I spent a half year in Blijdorp Zoo in Rotterdam accumulating cash to pay for graduate school. I have many happy memories, despite having a near-death experience in the workplace. I was hired a bit like a filler-in for a maternity leave except that the baby was the Werelds Grootste Aquarium Tentoonstelling - a huge new exhibition of tropical fish. The extra work was deemed to require an extra worker - me; who would do the grunt work while the permanent staff built aquariums. The centre-piece was the 30-meter-bak: a U-shaped aquarium for tropical-reef fish. It was a big engineering feat because 30m of glass enclosed 40 tonnes of water and required a substantial steel frame to raise the aquarium to eye-level. We needed to construct a reef: partly to provide some nooks and crannies for the fish and partly to save the punters from having to look through the water at other visitors on the far side of the aquarium. Someone had the bright idea of carving a rough template in 1m x 0.5m blocks of expanded polystyrene, plastering the slabs with concrete and covering them in coral-pink, green, beige and brown camouflage paint. The result looked convincing but when the tank was filled, the reef peeled off the floor in sections, turned turtle and bobbed to the surface. The density of polystyrene is much less than water: a 3cm thick coat of sand-and-cement isn't enough to compensate. The fall-back was to build the reef-wall from lumps of dull red lava, of which we had a heap from an earlier project. That worked out okay.
There were mishaps. One evening, one of the electricians dropped a hammer onto the floor of the tank cracking one of the 2cm-thick panes of glass. That had to be patched with a specially cut insert. It was a joy to watch the Surinamese-Dutch glazier confidently scoring the thick glass with his diamond cutter, tapping the the opposite side and then deftly cracking the glass along each line of the template. It fitted snugly into its silicon-glop mortar. One afternoon, two waitrons from the restaurant at the end of the exhibition hall were pushing a trolley laden with dirty plates across the building when they disappeared into the ground with a loud crash. Rotterdam is built on sand - formerly the sea-bed - which makes digging trenches for utilities particularly easy. But sand has very little cohesion and will wash away quickly in running water. It seemed that one of the many pipes that serviced the aquariums had developed a leak underground and this had eaten away the sand supporting the paving-flags of the floor. The concentrated weight of two people and 200 plates was too much for the residual structure and >!KARASH!<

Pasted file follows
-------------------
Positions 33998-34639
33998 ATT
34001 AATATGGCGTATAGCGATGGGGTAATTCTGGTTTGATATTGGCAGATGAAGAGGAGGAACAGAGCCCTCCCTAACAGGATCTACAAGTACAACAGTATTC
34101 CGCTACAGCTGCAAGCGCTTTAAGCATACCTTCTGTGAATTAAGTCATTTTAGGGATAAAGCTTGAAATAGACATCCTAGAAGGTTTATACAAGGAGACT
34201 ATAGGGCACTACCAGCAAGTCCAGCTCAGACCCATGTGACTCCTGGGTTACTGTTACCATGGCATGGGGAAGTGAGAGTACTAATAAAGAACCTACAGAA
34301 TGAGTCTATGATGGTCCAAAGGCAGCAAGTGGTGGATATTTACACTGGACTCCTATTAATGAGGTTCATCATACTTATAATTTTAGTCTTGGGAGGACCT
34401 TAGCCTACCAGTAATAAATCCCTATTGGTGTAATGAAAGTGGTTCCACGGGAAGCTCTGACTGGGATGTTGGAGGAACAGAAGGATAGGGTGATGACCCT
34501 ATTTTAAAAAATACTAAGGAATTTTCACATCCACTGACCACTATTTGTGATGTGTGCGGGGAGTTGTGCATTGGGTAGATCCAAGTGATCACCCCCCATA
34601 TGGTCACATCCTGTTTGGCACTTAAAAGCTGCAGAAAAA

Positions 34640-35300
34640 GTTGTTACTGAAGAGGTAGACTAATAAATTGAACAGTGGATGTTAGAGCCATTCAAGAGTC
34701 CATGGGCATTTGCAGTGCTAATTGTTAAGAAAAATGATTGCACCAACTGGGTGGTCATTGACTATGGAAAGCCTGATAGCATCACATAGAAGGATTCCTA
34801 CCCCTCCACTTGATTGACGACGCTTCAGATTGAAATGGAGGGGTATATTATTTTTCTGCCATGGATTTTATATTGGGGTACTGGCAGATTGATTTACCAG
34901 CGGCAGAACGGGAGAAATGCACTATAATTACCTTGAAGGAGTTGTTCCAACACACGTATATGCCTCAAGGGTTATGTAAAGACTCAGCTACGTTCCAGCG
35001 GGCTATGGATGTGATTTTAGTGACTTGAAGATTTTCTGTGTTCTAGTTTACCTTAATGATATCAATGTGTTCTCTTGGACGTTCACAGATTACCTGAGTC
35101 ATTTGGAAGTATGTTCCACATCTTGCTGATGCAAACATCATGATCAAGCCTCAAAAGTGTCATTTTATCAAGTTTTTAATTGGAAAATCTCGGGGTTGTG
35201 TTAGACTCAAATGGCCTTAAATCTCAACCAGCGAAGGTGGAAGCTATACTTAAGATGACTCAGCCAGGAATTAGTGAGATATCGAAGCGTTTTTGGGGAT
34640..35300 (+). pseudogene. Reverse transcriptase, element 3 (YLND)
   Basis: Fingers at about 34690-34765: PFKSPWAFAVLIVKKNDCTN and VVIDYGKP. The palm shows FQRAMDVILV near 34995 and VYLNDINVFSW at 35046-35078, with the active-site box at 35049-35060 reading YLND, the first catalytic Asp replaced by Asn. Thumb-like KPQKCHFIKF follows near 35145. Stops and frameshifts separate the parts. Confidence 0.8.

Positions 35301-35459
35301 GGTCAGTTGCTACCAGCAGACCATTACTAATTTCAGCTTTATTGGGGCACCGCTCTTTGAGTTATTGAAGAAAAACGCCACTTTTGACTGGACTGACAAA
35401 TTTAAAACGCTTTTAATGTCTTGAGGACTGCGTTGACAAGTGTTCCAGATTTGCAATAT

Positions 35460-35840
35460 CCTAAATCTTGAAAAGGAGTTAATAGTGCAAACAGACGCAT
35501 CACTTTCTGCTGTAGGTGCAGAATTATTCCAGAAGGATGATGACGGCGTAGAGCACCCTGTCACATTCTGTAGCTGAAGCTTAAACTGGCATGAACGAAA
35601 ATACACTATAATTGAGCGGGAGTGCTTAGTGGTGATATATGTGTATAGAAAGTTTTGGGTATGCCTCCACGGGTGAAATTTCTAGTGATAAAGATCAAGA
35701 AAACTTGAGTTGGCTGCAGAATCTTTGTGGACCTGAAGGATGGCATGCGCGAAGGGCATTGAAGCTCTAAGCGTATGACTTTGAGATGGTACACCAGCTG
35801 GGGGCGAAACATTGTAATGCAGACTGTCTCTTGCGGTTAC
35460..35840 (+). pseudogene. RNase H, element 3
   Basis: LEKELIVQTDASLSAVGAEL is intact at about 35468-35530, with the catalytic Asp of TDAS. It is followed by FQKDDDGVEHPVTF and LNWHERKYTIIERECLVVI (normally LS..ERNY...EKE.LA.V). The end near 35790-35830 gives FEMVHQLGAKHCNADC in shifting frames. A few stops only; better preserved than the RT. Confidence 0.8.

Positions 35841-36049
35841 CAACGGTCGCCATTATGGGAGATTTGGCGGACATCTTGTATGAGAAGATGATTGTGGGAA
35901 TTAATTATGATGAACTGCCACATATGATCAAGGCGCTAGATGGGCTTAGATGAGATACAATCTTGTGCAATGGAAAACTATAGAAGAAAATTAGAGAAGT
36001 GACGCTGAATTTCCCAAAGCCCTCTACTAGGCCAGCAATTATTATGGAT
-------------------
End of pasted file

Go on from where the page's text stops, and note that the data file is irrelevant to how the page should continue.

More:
As in all the countries bordering the North Sea, and elsewhere, the erosion of land by water is an occupational hazard in the Netherlands and they have a word for it - waterwolf. Waterwolf has been central to the development of the Zuiderzee which was a freshwater lake called Flevo Lacus in Roman times. The land was mostly peat from accumulations of sphagnum moss in the marshy margins of the lake and its rivers. The peat has some stickiness and supports a certain amount of plant life whose roots hold things together. But the peat overlies million-year-old sand. When the people turned from fishing and wild-fowling to trading and banking, the growing population's demand for peat for fuel rapidly outstripped supply and the edges of the lake fell into the water whenever there was a large spill of rain. Dramatic floods in 1282, 1287, 1362, 1421 extended the lake until the dunes separating it from the fury of the North Sea were beaten into submission and the Lake became a shallow bay full of salt-water. The Dutch have spend some billions of Euros over the succeeding years, especially in the 20thC, to reclaim the sea-bed for agriculture and dwellings. They will be severely pissed off with the rest of us when the sea levels overtop their dykes.